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August 17, 2009

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Report: Test Missile Landed in Syrian Market (UPI)
    Part of a Scud missile jointly developed by North Korea, Syria and Iran landed in a Syrian market in May, killing more than 20 people and injuring more than 60, Japan's Kyodo News reported, quoting a Western diplomatic source.
    The missile strayed off course and landed in the market in Manbig, near the border with Turkey in northern Syria.
    The three countries are cooperating in trying to improve Scud missiles, developed by the Soviet Union during the Cold War.

Recession in Israel Is Ending - Tal Levy (TheMarker-Ha'aretz)
    Israel's Central Bureau of Statistics reported Sunday that Israel's Gross Domestic Product expanded 1% in the second quarter of 2009, after two consecutive quarters of contraction.

Israel Sends Emergency Aid to Typhoon-Struck Taiwan (Israel Ministry of Foreign Affairs)
    On Thursday the Israel Ministry of Foreign Affairs sent a shipment of water-purification equipment to the victims of a typhoon in Taiwan.
    Water purifiers, containers, and hundreds of easy-to-use personal water-purification kits were sent to Kausiung in southern Taiwan, one of the worst-struck areas.

Hamas Steals Cement Meant for Renovating British War Cemetery in Gaza - Yaakov Katz (Jerusalem Post)
    In July, Defense Minister Ehud Barak approved a one-time transfer of more than 300 tons of cement to Gaza to rebuild a damaged flour mill, a sewage treatment facility and the British war cemetery.
    According to IDF Southern Command intelligence, cement for the renovation of the cemetery was partially confiscated by Hamas to rebuild its bunker systems and bases.
    IDF sources said that Hamas' seizure of the cement raised a red flag for additional transfers.

Author of Human Rights Watch "White Flag" Report Supported Munich Massacre of Israeli Athletes - Ben-Dror Yamini (Maariv-Hebrew)
    Joe Stork, who presented last week's Human Rights Watch report accusing Israel of killing 12 Gazans who had raised a white flag, is a veteran anti-Israel activist who supported the Munich massacre of Israeli athletes.
    He has called many times for the destruction of the State of Israel and is a long-time supporter of Palestinian terror.

Canadian Church Group Rejects Israel Boycott (JTA)
    Canada's largest Protestant denomination, the United Church of Canada, rejected a series of resolutions calling for a boycott of Israel, financial divestment, and sanctions.
    The CEO of the Canadian Jewish Congress, Bernie Farber, commended the church for rejecting the "misguided and destructive" proposals.

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  • Gulf Arab Money Behind Israeli Land Purchases in Galilee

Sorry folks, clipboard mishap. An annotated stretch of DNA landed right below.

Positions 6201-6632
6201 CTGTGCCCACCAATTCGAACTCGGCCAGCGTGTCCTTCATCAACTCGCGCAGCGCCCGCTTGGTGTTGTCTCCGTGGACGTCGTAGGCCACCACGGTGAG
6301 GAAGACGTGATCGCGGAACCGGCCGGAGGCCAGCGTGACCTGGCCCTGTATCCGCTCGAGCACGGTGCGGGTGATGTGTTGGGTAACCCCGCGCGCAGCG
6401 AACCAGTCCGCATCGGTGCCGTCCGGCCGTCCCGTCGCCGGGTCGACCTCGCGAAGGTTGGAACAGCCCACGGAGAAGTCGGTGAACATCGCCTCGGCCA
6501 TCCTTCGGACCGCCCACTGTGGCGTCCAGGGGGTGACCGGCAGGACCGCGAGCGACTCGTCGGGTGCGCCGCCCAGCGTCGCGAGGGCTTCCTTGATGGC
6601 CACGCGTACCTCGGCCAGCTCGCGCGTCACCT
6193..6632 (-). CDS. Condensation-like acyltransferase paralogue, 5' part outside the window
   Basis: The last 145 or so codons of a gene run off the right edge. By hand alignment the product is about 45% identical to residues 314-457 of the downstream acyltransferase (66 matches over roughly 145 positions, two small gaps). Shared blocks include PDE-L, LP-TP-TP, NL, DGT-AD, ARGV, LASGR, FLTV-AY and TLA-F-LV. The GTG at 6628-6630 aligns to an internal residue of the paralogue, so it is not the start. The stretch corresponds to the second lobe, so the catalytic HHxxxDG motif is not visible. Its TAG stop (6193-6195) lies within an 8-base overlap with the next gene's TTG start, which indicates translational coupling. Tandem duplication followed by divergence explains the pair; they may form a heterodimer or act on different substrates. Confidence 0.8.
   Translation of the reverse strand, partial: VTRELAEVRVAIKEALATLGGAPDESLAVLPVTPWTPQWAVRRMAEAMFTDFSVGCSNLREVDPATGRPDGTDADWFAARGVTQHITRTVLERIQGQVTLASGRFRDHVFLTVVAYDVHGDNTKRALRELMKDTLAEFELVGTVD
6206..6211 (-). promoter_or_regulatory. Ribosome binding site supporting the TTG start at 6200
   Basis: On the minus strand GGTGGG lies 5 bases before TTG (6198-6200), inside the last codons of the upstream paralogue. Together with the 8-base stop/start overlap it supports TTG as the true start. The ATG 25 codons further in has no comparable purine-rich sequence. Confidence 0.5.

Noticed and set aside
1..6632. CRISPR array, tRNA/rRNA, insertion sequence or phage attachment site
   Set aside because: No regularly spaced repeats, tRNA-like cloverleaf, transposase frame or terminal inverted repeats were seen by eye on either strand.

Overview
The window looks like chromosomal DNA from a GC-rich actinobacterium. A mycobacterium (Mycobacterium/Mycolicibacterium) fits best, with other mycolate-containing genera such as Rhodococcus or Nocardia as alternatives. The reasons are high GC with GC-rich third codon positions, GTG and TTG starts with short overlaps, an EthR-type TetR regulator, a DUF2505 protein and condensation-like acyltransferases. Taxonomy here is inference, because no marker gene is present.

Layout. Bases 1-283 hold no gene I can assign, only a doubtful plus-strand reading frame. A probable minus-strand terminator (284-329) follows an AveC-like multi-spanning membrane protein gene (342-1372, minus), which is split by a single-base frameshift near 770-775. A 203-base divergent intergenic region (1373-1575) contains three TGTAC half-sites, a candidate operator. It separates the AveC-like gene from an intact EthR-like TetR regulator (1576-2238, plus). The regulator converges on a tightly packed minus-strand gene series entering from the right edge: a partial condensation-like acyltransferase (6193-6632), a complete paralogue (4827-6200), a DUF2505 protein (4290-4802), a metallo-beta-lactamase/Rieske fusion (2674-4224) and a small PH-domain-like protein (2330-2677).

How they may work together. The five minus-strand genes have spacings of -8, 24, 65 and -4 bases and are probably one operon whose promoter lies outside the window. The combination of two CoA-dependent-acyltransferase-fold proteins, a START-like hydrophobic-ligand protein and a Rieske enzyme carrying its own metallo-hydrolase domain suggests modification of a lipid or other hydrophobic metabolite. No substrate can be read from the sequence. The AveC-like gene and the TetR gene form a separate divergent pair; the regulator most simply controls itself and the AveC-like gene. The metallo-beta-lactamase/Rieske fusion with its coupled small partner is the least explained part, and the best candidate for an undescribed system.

Vast tracts of Israeli agricultural land in northern Israel's Galilee area have been bought up by Arabs with financial backing from the Gulf, Israeli public radio reported on Saturday. (AFP)
  • Iran Slams Neighbor States for Serving Israel's Interests
    Iran's President Mahmoud Ahmadinejad on Sunday strongly criticized certain neighboring states for adopting policies which serve the interests of the "Zionist regime," the semi-official Fars news agency reported. "We are sorry for those countries around us and those neighbors who are at the service of the Zionists and are providing means for Israel's hegemony over the world," Ahmadinejad said. "They don't understand that they are facilitating the Zionists. We hope they could wake up," he added. This week the U.S., Israel and Turkey are holding joint military exercises in the Mediterranean, and not for the first time. Israel and Azerbaijan's growing relationship is also a source of concern for Iran. (Peoples Daily-China)
        See also Iran Bahais Charged with Spying for Israel
    Seven leaders of the Bahai faith in Iran are to go on trial on Tuesday on charges of spying for Israel and of "insulting sanctities." The Bahai faith is banned by the Islamic revolutionary leadership of Iran which considers it heretical. Bahais claim some 300,000 members in Iran, where the faith originated. Hundreds of Bahai followers have been jailed and executed since Iran's Islamic revolution in 1979, the Bahai International Community says. (BBC News)
  • Iranian Hard-Liner Named Intelligence Agency Chief - Borzou Daragahi
    President Mahmoud Ahmadinejad on Sunday named a hard-line loyalist with strong ties to the Revolutionary Guard and the pro-government Basiji militia to oversee the country's vast intelligence infrastructure. Ahmadinejad has already taken de facto control of Iran's Intelligence Ministry after purging it of officials deemed insufficiently loyal. On Sunday, he nominated Heydar Moslehi, a mid-ranking cleric, to lead the ministry, which controls a vast trove of data on Iranians as well as an extensive human and electronic surveillance infrastructure. Moslehi served as an advisor to Ahmadinejad on clerical affairs and is close to Supreme Leader Khamenei. (Los Angeles Times)
  • News Resources - Israel and the Mideast:

  • Hamas, Islamists Clash in Gaza: 28 Palestinians Killed, 120 Wounded - Khaled Abu Toameh
    28 Palestinians were killed and more than 120 were wounded over the weekend in fierce clashes between Hamas militiamen and security forces and members of the Jund Ansar Allah ("Soldiers of the Companions of God") group. Taher a-Nunu, a spokesman for the Hamas government, said Jund Ansar Allah was responsible for a spate of bombings against coffee shops, hair salons, Internet outlets and restaurants throughout Gaza over the past few years.
        Hamas said it took action after the group's leader and founder, Sheikh Abdel Latif Mousa, also known as Abu Nur al-Maqdisi, declared during Friday prayers in Rafah the establishment of an Islamic emirate in Gaza. Mousa and some of his followers killed themselves by detonating explosive belts wrapped around their waists. Hamas said one of its top military commanders, Muhammad al-Shamali, was killed in the fighting. Shamali, who was in charge of Hamas' armed wing, Izzadin Kassam, in the southern Gaza Strip, is believed to have been involved in the abduction of IDF soldier Gilad Shalit in 2006. (Jerusalem Post)